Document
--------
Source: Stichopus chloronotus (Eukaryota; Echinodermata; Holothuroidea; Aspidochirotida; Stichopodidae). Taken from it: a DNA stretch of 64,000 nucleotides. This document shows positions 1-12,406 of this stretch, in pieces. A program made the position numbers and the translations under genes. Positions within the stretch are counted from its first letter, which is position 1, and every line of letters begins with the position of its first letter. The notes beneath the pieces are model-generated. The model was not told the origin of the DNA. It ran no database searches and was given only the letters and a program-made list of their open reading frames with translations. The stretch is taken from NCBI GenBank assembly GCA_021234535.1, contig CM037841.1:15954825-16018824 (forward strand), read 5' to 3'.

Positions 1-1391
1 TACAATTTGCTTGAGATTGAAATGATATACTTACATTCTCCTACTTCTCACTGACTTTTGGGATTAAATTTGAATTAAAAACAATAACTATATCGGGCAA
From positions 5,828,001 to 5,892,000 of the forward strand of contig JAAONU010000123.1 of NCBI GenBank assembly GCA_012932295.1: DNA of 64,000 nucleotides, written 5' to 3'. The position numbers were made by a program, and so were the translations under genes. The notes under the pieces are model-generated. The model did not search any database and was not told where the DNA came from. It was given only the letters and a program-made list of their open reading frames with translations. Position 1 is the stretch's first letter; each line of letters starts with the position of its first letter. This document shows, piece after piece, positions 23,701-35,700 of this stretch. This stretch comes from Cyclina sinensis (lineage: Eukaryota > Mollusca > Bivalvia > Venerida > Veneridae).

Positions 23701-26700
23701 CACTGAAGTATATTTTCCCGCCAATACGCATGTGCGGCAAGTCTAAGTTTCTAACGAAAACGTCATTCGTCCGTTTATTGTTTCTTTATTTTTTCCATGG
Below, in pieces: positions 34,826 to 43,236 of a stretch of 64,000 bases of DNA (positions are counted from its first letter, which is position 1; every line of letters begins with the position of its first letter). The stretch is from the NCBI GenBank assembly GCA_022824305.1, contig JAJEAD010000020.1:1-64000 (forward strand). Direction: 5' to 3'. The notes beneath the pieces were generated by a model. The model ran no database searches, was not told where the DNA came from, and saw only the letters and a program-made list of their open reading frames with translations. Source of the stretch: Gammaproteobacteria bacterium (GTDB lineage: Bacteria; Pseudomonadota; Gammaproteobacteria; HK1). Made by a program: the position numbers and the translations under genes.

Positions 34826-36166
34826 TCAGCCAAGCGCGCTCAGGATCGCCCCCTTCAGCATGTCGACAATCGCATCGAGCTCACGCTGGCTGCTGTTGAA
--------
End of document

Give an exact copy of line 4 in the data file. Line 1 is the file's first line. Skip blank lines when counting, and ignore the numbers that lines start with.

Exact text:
From positions 5,828,001 to 5,892,000 of the forward strand of contig JAAONU010000123.1 of NCBI GenBank assembly GCA_012932295.1: DNA of 64,000 nucleotides, written 5' to 3'. The position numbers were made by a program, and so were the translations under genes. The notes under the pieces are model-generated. The model did not search any database and was not told where the DNA came from. It was given only the letters and a program-made list of their open reading frames with translations. Position 1 is the stretch's first letter; each line of letters starts with the position of its first letter. This document shows, piece after piece, positions 23,701-35,700 of this stretch. This stretch comes from Cyclina sinensis (lineage: Eukaryota > Mollusca > Bivalvia > Venerida > Veneridae).